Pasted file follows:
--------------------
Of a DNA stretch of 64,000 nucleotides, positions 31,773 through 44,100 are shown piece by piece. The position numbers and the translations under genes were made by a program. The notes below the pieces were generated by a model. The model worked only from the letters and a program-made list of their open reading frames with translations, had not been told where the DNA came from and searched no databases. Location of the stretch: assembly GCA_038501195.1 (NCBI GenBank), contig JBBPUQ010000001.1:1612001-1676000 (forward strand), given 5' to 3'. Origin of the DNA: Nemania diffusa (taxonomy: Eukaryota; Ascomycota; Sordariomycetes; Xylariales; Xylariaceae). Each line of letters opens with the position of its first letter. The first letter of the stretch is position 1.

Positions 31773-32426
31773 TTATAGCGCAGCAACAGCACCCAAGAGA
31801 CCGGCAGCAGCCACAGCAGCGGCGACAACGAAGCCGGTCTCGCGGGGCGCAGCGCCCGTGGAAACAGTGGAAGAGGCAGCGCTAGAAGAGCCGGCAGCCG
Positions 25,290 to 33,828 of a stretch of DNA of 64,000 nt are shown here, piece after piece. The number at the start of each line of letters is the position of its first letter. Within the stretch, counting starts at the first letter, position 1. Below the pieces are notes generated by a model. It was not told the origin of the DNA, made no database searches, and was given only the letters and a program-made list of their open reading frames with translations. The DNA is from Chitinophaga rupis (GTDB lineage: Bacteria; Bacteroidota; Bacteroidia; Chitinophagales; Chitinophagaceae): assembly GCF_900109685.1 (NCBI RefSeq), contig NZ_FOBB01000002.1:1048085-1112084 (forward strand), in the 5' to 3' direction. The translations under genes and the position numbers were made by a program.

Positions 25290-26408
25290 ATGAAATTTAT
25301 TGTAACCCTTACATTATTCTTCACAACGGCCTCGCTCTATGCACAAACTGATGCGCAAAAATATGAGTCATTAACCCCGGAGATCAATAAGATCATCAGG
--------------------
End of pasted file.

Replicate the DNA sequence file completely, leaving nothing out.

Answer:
Of a DNA stretch of 64,000 nucleotides, positions 31,773 through 44,100 are shown piece by piece. The position numbers and the translations under genes were made by a program. The notes below the pieces were generated by a model. The model worked only from the letters and a program-made list of their open reading frames with translations, had not been told where the DNA came from and searched no databases. Location of the stretch: assembly GCA_038501195.1 (NCBI GenBank), contig JBBPUQ010000001.1:1612001-1676000 (forward strand), given 5' to 3'. Origin of the DNA: Nemania diffusa (taxonomy: Eukaryota; Ascomycota; Sordariomycetes; Xylariales; Xylariaceae). Each line of letters opens with the position of its first letter. The first letter of the stretch is position 1.

Positions 31773-32426
31773 TTATAGCGCAGCAACAGCACCCAAGAGA
31801 CCGGCAGCAGCCACAGCAGCGGCGACAACGAAGCCGGTCTCGCGGGGCGCAGCGCCCGTGGAAACAGTGGAAGAGGCAGCGCTAGAAGAGCCGGCAGCCG
Positions 25,290 to 33,828 of a stretch of DNA of 64,000 nt are shown here, piece after piece. The number at the start of each line of letters is the position of its first letter. Within the stretch, counting starts at the first letter, position 1. Below the pieces are notes generated by a model. It was not told the origin of the DNA, made no database searches, and was given only the letters and a program-made list of their open reading frames with translations. The DNA is from Chitinophaga rupis (GTDB lineage: Bacteria; Bacteroidota; Bacteroidia; Chitinophagales; Chitinophagaceae): assembly GCF_900109685.1 (NCBI RefSeq), contig NZ_FOBB01000002.1:1048085-1112084 (forward strand), in the 5' to 3' direction. The translations under genes and the position numbers were made by a program.

Positions 25290-26408
25290 ATGAAATTTAT
25301 TGTAACCCTTACATTATTCTTCACAACGGCCTCGCTCTATGCACAAACTGATGCGCAAAAATATGAGTCATTAACCCCGGAGATCAATAAGATCATCAGG